Archive for July, 2007

Learning routines

Since our baby was about six months old we got him to recognise and acknowledge the concept of ‘NO’. Of course the repetitive ‘no’ or stern ‘noooo’ sinks in, but I made a point of getting his attention and shaking my head. Before long he understood. By eight months old – at an age when he was asserting himself and trying to see how much he could cognitively get away with – he would respond by shaking his head in reply.

This must be one of the most delightful and rewarding aspects of our development process together. Think for a moment about this. I see he is going to, or has done something that I really discourage (especially if its dangerous) and interrupt his comfortable world of play-exploring to get serious. This gets his attention. ‘Luka’, I stearnly say, and wait for him to look at me. ‘No’, I instruct him, shaking my head and repeating myself. After a pause he vigourously shakes his head (never looks me in the eye) and moves onto something else.

He acknowledges its forbidden or ‘not good’ and moves on, not wanting to dwell on it. This I think is an important breakthrough and disciplinary action. I make him admit it’s wrong rather than constantly deny him things. Sometimes when he really doesn’t want to stop, or admit that he knows he shouldn’t have done it, he goes quiet, stares at the ground, holds out a little longer to see if he can get away with it, then vigourously shakes his head (still staring at the ground)! It’s as if he’s saying, ‘ok, I admit it was wrong, can we move on now, it’s no big deal. This is great, it’s an intelligent and cheeky response which I’m pleased with.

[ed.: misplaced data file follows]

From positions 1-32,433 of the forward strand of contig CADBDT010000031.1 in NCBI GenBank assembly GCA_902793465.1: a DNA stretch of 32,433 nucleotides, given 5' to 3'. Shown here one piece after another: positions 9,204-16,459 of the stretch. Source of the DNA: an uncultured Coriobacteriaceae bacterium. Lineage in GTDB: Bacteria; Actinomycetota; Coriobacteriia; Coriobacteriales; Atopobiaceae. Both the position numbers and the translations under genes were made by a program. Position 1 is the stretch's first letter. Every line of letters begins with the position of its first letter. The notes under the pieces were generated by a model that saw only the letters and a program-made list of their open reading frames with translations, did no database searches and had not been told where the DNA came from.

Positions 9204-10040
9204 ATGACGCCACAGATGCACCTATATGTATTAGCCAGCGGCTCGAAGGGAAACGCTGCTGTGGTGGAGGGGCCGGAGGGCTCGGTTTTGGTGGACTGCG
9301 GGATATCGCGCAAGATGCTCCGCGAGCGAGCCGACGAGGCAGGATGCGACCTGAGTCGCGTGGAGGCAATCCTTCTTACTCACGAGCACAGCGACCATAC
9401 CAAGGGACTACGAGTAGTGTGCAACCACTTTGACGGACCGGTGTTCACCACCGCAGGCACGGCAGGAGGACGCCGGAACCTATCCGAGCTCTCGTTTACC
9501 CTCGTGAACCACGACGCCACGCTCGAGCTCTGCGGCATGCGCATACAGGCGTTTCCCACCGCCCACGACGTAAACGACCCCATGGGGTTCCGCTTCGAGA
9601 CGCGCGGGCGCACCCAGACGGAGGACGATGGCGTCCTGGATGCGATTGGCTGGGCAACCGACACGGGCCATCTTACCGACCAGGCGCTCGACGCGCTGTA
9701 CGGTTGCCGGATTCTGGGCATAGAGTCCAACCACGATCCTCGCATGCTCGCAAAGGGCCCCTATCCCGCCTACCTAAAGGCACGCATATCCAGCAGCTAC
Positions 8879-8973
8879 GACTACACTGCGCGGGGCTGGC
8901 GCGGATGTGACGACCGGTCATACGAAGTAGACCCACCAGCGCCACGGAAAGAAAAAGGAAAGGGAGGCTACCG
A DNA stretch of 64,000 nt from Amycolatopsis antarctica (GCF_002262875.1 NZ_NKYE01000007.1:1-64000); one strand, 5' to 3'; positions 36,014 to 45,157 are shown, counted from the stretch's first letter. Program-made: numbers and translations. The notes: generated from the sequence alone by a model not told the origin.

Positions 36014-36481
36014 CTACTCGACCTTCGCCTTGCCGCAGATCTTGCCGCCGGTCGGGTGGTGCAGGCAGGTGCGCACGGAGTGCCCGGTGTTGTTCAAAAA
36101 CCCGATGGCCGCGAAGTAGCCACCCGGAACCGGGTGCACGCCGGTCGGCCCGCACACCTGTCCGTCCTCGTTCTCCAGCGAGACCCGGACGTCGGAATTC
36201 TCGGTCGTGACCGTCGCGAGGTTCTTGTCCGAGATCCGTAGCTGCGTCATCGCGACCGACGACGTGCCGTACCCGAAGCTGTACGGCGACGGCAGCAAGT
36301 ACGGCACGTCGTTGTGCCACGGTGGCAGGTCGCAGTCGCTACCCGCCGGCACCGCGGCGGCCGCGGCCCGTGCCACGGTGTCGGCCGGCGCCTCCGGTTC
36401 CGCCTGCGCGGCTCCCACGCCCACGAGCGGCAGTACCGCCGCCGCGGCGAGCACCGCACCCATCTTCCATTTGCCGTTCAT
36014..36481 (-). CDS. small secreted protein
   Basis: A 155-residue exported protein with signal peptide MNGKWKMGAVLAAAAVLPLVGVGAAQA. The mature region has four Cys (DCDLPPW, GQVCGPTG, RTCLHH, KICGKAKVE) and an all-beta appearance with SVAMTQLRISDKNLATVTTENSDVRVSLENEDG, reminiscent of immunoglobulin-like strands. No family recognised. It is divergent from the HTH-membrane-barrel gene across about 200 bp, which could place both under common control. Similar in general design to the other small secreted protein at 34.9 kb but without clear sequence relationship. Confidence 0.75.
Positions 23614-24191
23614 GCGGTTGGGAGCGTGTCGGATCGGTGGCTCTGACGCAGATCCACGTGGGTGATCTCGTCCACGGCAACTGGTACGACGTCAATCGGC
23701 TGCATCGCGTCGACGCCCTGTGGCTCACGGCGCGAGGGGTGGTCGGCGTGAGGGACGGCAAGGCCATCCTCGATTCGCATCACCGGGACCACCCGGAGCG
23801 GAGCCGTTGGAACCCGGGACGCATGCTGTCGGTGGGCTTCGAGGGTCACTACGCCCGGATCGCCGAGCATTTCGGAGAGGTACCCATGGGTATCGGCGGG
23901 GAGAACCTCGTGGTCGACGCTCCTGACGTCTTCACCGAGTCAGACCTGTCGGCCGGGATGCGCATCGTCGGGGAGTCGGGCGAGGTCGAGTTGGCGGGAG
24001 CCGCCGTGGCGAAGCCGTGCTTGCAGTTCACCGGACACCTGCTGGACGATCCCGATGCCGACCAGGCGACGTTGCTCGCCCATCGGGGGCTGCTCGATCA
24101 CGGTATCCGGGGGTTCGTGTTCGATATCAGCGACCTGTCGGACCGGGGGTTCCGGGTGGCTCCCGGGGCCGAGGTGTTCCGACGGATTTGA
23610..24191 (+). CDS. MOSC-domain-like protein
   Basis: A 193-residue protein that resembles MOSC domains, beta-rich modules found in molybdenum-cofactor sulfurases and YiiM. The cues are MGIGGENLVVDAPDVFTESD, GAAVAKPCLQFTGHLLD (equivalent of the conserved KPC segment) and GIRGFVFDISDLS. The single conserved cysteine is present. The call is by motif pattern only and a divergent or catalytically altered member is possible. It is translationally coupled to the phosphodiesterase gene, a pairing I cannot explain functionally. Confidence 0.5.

For an eight month old who is only just crawling I thought this was quite pleasing. He now uses it to signify to us he doesn’t want something, like his water or milk (though he’s also taken to pawing it away with his hand). Now he’s nearly 15 months old and we still communicate like this but we’ve augmented it with the positive recognition – hand clapping.

Before I go on, I must mention that from the outset I’ve tried not to be a ‘no dad’ – in other words a control freak who stops him at every step if there is the slightless chance of danger or mess. This is in stark contrast to his grandmother who minds him all day and has limited confidence in his safety due to a lack of knowledge. I think it’s better for his development to give him confidence to explore, to find out what fits where, what happens when you do this or that, what’s in here or there.

If it means he trashes your bookshelf, or keeps digging into your wallet and leaving the money strewn all over the floor, so what. As long as you use a little judgement. If he likes fiddling with the volume knobs on the stereo even if it’s near electrical plugs then I keep an eye on him and let him go ahead until he actually does find danger. I really do think this is an important aspect of how I intend to raise children. I want them to be adventurous, curious, confident to go ahead with trying new things out, seeing what happens, and learning by doing themselves.

This is counter to a typical Thai cultural trait to do as you’re told and follow the system. And living in Thailand I can see the shortcomings of a nation of people who’ve been through an education system that teaches you what to think rather than how to think. Classrooms full of kids learning by rote an obediently doing exactly as their told since the system gives none but the elders and power holds the priviledge of ‘knowing the way’.